Perceived health, medical, and psychiatric conditions in individual and dual-use of Marijuana and nonprescription opioids

Tessa Frohe, Cheryl L. Beseler, Andres M. Mendoza, Linda B. Cottler, Robert F. Leeman

Research output: Contribution to journalArticlepeer-review

5 Scopus citations


Objective: Marijuana and nonprescription opioids remain the two most commonly used illicit substances in the United States. They have commonalities, yet the use of both at the same time may have a greater impact on psychological and health outcomes. Research is needed to determine whether dual-use is associated with more negative outcomes than individual substance use. Method: We used the National Epidemiologic Survey of Alcohol and Related Conditions (NESARC) Wave 1 (W1; N = 43,093), Wave 2 (W2; N = 34,653), and the more recent NESARC-III (N3; N = 36,171) to compare nonuse with use of marijuana, nonprescription opioids, or both. We examined perceived health, pain interference, pain-related medical conditions, psychiatric conditions, and suicidality. Results: Individual use and dual-use were more common in N3 than in W1. W1 dual-use and nonprescription opioid-only use predicted worse outcomes for most variables prospectively and cross-sectionally, including pain interference and poorer general health. Associations between marijuana-only use and outcomes were not as strong; however, marijuana was associated with depression and suicidal ideation. Conclusion: Nonprescription opioid use is concerning with dual-use predicting poorer perceived health and pain interference with work 3 years later along with strong relationships to suicidality and psychiatric conditions. Marijuana and nonprescription opioid dual-use is a possible treatment target. Substance interventions may be enhanced by addressing alternative pain care; chronic conditions; and/or psychiatric comorbidity. Differences in outcomes between substance use and nonuse were smaller recently in N3, particularly for marijuana use only. This may be due to increased access decreasing differences between those using and not using these drugs.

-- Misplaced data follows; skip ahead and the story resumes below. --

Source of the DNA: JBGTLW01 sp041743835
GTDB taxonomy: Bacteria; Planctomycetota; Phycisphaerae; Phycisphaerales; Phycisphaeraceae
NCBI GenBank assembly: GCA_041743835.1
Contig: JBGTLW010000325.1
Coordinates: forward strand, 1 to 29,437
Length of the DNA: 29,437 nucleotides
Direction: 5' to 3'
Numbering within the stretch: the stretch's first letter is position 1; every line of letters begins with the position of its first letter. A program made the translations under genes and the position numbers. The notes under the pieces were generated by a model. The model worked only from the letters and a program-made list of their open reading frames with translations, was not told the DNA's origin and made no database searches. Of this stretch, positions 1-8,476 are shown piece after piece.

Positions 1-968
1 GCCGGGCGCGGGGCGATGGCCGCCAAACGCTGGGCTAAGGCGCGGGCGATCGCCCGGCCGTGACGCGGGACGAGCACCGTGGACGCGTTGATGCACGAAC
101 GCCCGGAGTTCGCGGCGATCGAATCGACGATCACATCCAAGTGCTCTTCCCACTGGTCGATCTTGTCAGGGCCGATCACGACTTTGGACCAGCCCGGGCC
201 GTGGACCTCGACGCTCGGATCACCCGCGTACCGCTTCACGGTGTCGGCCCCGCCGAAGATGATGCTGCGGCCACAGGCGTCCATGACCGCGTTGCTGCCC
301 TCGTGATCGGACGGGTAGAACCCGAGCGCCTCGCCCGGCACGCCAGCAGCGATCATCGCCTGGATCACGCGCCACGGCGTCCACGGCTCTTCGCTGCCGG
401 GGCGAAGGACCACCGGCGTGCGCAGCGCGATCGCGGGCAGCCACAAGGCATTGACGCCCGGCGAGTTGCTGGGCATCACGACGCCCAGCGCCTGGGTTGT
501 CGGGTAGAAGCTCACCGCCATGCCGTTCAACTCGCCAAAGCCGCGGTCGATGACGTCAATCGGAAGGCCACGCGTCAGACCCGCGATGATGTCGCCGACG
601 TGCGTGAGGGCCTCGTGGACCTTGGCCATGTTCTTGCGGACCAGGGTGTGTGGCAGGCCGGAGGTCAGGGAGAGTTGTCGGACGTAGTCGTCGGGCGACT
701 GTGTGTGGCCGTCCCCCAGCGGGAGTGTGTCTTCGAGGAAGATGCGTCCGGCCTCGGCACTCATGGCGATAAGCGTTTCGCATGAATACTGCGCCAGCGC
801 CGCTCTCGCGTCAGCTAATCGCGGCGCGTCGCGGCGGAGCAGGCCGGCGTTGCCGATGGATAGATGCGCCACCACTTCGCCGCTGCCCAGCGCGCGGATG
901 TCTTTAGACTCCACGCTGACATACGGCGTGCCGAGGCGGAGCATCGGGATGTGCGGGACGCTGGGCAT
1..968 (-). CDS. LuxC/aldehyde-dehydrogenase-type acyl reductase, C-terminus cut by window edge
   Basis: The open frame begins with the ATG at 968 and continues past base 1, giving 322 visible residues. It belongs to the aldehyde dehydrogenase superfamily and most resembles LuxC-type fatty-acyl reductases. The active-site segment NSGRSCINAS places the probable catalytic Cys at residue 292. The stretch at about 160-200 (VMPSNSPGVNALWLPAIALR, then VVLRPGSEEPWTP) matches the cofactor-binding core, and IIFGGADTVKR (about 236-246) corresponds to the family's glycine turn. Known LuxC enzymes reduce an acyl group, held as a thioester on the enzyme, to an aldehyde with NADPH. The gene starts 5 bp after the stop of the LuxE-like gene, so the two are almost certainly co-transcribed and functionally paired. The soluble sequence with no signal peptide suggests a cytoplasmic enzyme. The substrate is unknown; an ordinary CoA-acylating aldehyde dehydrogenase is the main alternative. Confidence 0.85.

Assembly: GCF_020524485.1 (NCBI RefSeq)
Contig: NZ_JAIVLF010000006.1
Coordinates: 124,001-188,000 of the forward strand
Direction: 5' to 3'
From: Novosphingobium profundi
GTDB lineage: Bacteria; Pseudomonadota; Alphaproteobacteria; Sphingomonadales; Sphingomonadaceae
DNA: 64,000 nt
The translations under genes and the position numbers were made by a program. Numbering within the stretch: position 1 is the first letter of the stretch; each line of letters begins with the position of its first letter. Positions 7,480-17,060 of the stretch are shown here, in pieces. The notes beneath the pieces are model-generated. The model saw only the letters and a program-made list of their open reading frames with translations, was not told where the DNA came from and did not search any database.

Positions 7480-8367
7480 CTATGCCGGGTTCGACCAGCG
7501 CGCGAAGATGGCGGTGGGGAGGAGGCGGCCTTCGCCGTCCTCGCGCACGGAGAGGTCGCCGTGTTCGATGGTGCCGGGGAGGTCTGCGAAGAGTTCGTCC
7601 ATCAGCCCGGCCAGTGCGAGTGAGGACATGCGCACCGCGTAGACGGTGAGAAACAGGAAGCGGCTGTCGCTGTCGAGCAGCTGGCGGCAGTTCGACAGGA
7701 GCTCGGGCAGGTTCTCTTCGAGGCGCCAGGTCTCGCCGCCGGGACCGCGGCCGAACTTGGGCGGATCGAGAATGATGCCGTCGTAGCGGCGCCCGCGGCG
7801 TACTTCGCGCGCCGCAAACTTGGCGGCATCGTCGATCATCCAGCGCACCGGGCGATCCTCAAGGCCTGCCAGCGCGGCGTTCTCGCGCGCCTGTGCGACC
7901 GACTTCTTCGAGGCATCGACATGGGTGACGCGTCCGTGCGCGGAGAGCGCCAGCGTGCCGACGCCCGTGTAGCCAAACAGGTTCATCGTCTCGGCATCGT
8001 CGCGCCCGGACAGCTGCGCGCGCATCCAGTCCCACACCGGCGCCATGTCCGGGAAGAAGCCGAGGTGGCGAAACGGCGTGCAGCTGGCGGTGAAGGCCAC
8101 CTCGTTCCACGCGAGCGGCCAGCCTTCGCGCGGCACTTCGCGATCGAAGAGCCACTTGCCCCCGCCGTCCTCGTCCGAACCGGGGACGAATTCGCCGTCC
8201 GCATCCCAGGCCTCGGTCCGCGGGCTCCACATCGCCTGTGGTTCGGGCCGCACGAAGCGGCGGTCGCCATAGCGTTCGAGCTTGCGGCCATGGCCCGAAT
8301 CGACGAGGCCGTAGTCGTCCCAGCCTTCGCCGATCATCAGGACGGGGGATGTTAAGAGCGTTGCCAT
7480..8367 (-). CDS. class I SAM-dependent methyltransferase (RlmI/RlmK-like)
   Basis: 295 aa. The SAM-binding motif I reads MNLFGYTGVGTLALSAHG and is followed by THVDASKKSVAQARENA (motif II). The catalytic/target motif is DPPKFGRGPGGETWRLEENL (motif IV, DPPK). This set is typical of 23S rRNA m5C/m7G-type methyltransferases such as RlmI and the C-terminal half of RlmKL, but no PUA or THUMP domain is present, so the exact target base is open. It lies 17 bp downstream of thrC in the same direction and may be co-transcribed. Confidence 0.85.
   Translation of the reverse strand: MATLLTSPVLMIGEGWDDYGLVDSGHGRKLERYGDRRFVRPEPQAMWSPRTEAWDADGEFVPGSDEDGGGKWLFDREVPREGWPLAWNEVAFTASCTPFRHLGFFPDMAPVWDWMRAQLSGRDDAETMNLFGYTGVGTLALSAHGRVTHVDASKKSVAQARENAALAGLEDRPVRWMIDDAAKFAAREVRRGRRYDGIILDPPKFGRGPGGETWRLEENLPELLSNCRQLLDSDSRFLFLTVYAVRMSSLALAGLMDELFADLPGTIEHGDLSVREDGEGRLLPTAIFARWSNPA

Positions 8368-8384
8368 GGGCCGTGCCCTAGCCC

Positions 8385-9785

Original languageEnglish (US)
Pages (from-to)859-871
Number of pages13
JournalJournal of Consulting and Clinical Psychology
Issue number10
StatePublished - Oct 2019
Externally publishedYes


  • Cannabis
  • Chronic pain
  • Comorbidity
  • Depression
  • Suicidality

ASJC Scopus subject areas

  • Clinical Psychology
  • Psychiatry and Mental health

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